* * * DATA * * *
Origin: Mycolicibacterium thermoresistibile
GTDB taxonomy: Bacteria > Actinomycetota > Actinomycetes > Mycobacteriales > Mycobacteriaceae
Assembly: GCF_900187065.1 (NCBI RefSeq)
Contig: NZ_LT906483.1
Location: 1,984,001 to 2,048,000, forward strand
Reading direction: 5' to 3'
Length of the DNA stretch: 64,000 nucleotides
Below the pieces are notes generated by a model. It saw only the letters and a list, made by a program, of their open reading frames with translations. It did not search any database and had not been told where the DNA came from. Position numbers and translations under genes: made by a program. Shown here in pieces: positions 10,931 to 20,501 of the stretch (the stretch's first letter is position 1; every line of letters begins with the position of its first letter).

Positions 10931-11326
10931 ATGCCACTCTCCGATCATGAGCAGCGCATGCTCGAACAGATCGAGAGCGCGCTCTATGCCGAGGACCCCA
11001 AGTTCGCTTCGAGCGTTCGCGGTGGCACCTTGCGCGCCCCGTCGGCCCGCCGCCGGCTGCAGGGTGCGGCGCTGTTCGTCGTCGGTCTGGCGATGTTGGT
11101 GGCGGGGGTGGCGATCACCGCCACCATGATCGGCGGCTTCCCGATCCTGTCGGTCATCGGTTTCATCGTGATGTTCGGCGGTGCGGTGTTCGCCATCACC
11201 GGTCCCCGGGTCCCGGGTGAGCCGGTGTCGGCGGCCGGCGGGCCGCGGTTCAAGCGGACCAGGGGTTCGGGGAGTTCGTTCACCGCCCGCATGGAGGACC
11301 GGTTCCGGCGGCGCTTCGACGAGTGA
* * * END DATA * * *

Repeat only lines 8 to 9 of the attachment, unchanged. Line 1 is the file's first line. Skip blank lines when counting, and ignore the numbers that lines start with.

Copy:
Below the pieces are notes generated by a model. It saw only the letters and a list, made by a program, of their open reading frames with translations. It did not search any database and had not been told where the DNA came from. Position numbers and translations under genes: made by a program. Shown here in pieces: positions 10,931 to 20,501 of the stretch (the stretch's first letter is position 1; every line of letters begins with the position of its first letter).

Positions 10931-11326